Decades of climate science have not resolved this issue. Can the Royal Family?


At Fenway on Friday, David Beckham, Mitt Romney and John Kerry walked the bright green carpet, not red, to meet Prince William and his foundation, where the five winners, who were judged to have come up with promising climate solutions, were awarded $1.2 million each. problem.

The winners are expected to use it to significantly scale up their projects and export them around the world. Beyond that, however, some now wonder whether the Earthshot prize, with royalty and Cold War-era invitations to race to the moon, could have the money and power to move the needle.

“A million dollars is important. It’s a game-changing investment for these nonprofits and companies,” said Justin Winters, chief executive of climate charity One Earth. “But I think in this case, the level of attention and partnership with the finalists and awardees is really important. I want to say.”

Winners and finalists have access to resources provided by Earthshot’s Global Alliance, a coalition of influential foundations and companies with deep pockets, including Bloomberg Philanthropies, Mastercard Center for Inclusive Growth, IKEA and Microsoft. This resource includes everything from legal advice to manufacturing and supply chain services to business strategy. By 2030, the alliance hopes to develop 150 innovative climate solutions.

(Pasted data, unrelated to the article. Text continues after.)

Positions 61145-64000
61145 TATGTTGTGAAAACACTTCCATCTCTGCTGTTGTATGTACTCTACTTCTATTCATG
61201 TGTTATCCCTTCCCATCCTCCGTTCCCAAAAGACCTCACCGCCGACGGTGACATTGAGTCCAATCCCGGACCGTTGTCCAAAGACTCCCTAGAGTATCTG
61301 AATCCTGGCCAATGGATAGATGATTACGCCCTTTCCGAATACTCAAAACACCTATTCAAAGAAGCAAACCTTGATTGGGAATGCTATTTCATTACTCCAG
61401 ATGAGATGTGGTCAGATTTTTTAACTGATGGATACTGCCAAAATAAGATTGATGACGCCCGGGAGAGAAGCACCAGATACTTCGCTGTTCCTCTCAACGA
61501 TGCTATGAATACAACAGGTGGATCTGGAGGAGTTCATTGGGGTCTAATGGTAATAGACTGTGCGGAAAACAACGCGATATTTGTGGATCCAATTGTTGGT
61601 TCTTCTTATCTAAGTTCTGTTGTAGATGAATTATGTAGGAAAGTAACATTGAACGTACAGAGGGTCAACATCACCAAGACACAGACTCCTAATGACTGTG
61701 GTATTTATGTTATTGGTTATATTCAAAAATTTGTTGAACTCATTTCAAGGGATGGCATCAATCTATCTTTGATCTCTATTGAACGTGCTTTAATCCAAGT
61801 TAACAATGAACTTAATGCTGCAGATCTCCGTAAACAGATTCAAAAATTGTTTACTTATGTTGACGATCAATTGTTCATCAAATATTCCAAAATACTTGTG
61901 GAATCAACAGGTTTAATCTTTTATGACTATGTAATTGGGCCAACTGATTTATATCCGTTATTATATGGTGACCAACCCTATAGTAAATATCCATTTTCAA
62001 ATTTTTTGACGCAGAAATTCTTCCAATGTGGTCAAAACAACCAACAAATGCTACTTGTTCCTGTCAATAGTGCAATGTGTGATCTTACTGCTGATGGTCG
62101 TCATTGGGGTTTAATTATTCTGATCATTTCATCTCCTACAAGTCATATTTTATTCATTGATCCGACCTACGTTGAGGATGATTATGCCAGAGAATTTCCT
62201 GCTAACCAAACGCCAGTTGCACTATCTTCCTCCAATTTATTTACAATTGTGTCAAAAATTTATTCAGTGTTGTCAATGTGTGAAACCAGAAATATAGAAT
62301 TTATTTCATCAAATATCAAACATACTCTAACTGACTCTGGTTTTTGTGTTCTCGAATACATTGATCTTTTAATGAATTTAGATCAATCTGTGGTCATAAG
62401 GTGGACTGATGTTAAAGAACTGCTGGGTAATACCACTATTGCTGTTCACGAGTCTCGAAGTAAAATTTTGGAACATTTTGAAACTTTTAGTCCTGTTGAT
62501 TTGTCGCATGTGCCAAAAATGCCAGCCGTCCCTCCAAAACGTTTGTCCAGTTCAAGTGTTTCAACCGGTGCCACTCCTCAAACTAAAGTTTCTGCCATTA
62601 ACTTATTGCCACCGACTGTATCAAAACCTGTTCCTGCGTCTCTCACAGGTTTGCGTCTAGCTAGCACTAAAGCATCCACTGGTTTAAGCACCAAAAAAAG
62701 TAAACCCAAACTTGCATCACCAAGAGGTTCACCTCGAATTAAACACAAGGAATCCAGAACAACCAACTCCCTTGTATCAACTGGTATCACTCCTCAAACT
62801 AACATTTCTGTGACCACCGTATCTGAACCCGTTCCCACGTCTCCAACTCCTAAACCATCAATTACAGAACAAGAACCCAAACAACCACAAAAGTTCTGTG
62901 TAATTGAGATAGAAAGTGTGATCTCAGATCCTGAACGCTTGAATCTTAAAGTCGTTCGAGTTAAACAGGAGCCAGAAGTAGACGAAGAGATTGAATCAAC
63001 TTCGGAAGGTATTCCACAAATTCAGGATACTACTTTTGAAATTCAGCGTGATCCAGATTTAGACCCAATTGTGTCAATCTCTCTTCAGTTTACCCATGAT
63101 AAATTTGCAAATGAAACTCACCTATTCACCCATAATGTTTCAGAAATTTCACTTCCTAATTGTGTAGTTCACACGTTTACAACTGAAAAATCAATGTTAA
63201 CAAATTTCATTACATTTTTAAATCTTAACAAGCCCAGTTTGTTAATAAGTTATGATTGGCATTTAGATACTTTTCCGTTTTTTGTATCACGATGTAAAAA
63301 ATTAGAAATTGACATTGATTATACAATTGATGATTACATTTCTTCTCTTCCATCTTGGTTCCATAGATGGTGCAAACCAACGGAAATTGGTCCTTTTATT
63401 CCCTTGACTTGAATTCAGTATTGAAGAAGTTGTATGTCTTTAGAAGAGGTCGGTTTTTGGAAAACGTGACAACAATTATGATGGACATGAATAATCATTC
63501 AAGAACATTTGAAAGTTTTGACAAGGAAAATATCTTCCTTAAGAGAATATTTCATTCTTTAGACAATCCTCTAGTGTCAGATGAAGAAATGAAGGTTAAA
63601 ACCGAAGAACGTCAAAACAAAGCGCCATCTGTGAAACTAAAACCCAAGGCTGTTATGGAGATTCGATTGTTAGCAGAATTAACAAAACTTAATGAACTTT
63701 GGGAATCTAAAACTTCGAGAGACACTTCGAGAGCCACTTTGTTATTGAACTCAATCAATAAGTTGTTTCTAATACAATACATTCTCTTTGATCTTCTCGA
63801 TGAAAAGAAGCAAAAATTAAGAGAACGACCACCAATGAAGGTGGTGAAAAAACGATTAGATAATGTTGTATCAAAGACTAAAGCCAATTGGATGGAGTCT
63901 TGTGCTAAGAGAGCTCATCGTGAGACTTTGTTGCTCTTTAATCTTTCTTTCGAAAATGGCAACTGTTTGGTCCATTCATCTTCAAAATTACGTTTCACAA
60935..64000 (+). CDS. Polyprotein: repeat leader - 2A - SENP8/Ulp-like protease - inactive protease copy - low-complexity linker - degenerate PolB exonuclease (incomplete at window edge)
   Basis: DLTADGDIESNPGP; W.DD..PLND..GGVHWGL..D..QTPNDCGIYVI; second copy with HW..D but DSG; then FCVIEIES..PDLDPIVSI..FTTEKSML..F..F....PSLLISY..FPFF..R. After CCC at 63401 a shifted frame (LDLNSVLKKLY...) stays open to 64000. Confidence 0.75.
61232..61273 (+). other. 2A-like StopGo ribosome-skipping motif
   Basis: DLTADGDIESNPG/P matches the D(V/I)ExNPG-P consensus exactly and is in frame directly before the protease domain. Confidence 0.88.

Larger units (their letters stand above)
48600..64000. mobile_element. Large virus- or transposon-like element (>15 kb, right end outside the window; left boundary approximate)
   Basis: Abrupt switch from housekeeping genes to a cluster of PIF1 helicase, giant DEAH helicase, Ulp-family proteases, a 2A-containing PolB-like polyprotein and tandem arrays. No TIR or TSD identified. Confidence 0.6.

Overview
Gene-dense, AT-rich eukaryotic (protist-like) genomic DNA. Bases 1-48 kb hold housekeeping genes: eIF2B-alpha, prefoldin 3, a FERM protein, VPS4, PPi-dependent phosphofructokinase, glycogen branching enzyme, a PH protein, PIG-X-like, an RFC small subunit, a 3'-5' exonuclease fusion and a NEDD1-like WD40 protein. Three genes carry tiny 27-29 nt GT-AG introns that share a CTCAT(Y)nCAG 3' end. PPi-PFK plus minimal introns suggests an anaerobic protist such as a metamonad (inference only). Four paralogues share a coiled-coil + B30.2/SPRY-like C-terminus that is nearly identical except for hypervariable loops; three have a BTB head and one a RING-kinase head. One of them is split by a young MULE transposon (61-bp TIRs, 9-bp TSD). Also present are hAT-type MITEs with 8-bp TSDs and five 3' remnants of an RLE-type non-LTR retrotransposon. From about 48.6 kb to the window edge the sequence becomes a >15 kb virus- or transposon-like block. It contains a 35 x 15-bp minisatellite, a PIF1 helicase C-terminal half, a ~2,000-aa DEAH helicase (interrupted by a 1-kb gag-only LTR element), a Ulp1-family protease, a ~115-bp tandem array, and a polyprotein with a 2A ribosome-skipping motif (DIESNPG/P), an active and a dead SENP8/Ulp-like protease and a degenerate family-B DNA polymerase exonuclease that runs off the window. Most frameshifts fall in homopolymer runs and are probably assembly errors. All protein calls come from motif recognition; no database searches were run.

Australia-based For Living Seawalls, a finalist last year, has become a variable. Although the company was not an award winner, marine biologist and company founder Catherine Dufforn said Living Seawalls had raised more than A$1 million since the award was announced, three to four times that amount. make it safe before.

“You need performance and excitement to help people understand these issues around climate change and to show that there are these amazing innovators out there who are offering solutions that can be used around the world,” Dufforn said. Coming to Boston for the event, Living Seawalls is working with Boston-based Stone Living Lab on a new project in the harbor to help increase biodiversity and mitigate the effects of sea level rise.

At a ceremony on Friday evening, the award was presented to Mukuru Clean Stoves, a Kenya-based company that is replacing coal-burning household stoves with safe, clean-burning stoves; India’s Kheyti, which makes greenhouses to help small farmers protect their crops from extreme weather; Australia’s Great Barrier Reef Indigenous Women Using 60,000 Years of Indigenous Knowledge to Promote New Conservation Approaches; Notpla, a London-based company that makes plastic packaging from seaweed; and 44.01, in Oman, which pioneered a way to turn carbon dioxide into rock and store it indefinitely.

“I believe the Earthshot solutions you’ve seen this evening can address some of our planet’s greatest challenges. By supporting and expanding them, we can change the future,” Prince William told the crowd at the ceremony. I hope so.”

Historically, philanthropy has been slow to get behind climate change. In 2020, US-based grantmakers awarded $64 billion, but only 0.5 percent went directly to climate change, according to the company’s report. Sustainability at McKinsey.